LeT to create trouble amid India, Pak: US

Holbrooke said LeT is working with Pak to create maximum trouble for India.

New Delhi: Viewing Lashkar-e-Taiba as a
"threat", the US on Thursday said the terror group is as dangerous
as al Qaeda and Taliban with which it is working closely with
an objective of creating "maximum problems" between India and

US Special Envoy on Afghanistan and Pakistan Richard
Holbrooke said his country has raised the issue of ISI
elements having links with terror groups and asked Pakistan to
deny a foothold to LeT in that country.

He emphasised the need for "going to the bottom of"
Mumbai attacks and bringing to justice those behind the
carnage, saying Pakistan has taken "some steps" in this regard
but these were "not enough".

Holbrooke, who met Prime Minister Manmohan Singh here
last evening to give his assessment of the situation in
Afghanistan, said India has a "vitally important role" to play
in the peace and stability in that country and insisted that
the US was not trying to "diminish" that scope.

At the same time, he emphasised that Afghanistan cannot
be stabilised without the participation of Pakistan, which has
"legitimate concerns" in that country.

Interacting with journalists here, he said the LeT was
working in close coordination with al Qaeda and Taliban and
was "equally dangerous" and there was a need for working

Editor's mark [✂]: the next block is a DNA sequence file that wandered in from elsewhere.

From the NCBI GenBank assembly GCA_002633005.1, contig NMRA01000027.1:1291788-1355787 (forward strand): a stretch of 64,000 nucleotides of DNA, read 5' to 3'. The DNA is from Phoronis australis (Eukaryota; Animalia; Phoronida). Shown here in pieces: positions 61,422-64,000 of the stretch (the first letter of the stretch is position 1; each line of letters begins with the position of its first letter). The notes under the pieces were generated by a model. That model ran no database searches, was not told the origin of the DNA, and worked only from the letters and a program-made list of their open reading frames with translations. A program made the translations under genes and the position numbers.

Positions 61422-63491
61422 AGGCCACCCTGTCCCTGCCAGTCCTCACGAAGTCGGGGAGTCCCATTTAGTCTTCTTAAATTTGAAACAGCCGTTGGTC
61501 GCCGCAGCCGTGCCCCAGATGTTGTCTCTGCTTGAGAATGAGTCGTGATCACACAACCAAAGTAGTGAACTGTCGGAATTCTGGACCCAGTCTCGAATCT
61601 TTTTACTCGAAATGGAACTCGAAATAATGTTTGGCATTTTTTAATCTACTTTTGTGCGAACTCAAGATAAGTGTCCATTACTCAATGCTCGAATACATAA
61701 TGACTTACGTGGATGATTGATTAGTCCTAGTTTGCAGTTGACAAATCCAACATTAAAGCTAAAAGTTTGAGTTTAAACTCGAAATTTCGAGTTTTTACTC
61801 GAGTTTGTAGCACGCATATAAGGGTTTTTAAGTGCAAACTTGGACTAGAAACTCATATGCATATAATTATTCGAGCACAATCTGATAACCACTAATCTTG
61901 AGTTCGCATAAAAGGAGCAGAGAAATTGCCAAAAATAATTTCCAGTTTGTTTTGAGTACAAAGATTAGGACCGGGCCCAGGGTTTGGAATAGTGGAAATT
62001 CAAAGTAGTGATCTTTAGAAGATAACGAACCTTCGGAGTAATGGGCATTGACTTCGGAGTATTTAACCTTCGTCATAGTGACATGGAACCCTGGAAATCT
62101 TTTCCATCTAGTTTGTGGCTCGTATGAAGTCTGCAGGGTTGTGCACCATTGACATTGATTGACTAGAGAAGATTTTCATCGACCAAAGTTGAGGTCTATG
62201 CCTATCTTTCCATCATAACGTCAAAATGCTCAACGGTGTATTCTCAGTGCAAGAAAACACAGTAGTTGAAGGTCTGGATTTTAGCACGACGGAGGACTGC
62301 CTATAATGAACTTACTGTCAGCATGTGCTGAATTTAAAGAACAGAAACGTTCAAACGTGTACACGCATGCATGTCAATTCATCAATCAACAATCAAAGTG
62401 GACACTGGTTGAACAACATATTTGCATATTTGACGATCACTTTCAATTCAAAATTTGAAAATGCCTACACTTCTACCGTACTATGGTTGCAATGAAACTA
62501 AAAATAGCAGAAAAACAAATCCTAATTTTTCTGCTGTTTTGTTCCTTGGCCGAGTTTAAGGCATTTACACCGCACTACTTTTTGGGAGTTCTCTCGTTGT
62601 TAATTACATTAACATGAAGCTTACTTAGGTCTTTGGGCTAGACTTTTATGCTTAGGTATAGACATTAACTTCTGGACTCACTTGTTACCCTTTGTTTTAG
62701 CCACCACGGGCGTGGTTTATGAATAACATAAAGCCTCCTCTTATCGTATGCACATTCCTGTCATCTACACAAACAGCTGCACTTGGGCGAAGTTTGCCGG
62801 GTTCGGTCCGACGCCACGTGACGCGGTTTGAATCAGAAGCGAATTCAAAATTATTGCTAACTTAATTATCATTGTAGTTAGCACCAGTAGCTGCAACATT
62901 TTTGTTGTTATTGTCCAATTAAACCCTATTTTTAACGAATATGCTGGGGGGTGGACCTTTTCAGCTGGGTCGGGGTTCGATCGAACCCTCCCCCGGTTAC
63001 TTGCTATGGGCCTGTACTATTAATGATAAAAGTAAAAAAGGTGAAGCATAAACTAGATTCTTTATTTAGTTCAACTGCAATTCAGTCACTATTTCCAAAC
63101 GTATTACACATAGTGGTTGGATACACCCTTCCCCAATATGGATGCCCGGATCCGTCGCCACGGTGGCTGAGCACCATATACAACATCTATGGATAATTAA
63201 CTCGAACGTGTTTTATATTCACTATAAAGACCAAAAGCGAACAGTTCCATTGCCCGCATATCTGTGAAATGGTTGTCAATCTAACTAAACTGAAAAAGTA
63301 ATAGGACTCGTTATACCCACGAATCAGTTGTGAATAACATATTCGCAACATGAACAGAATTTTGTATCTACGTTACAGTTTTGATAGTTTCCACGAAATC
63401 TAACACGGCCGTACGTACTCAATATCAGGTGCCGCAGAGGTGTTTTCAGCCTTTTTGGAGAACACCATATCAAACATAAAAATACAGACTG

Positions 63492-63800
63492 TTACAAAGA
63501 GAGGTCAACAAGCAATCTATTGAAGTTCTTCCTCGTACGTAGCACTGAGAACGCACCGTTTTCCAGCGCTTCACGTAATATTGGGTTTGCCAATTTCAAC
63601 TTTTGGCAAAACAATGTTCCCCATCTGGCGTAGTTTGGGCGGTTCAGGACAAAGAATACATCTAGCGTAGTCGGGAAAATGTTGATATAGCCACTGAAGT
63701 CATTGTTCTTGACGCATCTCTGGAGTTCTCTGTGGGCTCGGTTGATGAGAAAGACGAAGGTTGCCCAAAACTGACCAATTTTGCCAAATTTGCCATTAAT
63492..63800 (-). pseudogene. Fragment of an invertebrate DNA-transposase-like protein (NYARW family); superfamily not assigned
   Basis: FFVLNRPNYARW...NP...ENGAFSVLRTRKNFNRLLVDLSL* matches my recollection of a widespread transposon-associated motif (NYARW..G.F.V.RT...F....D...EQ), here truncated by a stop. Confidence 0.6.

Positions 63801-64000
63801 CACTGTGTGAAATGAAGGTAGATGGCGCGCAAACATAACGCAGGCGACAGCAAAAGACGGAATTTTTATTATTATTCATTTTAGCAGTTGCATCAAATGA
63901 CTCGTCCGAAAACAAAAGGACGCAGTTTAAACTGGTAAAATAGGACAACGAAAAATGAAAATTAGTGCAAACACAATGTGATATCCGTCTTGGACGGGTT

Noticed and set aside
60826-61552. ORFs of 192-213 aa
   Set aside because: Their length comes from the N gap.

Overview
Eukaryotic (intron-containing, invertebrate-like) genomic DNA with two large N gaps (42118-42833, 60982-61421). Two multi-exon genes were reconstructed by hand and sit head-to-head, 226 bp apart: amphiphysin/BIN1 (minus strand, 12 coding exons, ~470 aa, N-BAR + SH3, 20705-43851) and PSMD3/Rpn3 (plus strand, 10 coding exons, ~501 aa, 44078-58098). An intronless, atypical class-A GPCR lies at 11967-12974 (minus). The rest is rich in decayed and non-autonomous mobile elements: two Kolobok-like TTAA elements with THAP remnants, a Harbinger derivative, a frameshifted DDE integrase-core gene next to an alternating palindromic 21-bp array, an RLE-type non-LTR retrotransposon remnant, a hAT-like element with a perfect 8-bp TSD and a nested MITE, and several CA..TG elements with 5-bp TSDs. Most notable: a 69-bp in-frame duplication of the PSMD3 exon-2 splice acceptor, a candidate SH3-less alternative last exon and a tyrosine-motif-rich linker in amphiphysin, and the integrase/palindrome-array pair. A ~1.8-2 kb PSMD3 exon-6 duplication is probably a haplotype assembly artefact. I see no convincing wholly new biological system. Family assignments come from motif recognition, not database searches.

together against these outfits.

He said the goal of LeT, responsible for 26/11, was to
create "maximum problems" between India and Pakistan besides
working against the interests of western countries.

"When we talk about major terrorist groups we consider
it as dangerous as other groups," Holbrooke said when it was
suggested that the US did not appear to be keen on tackling
LeT on the same lines as Taliban and al Qaeda.

"We understand, as government, that it (LeT) is a threat
and we talk about it all the time with Pakistani military
(asking them) to deny their territory to this organisation,"
said Holbrooke, who arrived here yesterday after a visit to

The Special Envoy said, "We all know what it (LeT) did
and what they want to do."

He identified LeT as a part of terror conglomerate
comprising Afghan Taliban, Pakistani Taliban and Haqqani
network. "Taliban has almost become a brand," he observed.

"Under intense pressure these groups seem to be growing
closer to each other. Two or three years ago, they were more
distinct than now," Holbrooke said.

He said these groups work more closely and help each
other as their long-term objective is similar -- to hurt
western ideologies and create "maximum problems between India
and Pakistan.

"Tackling it (LeT) is equal to any other priority in the
region," he said.


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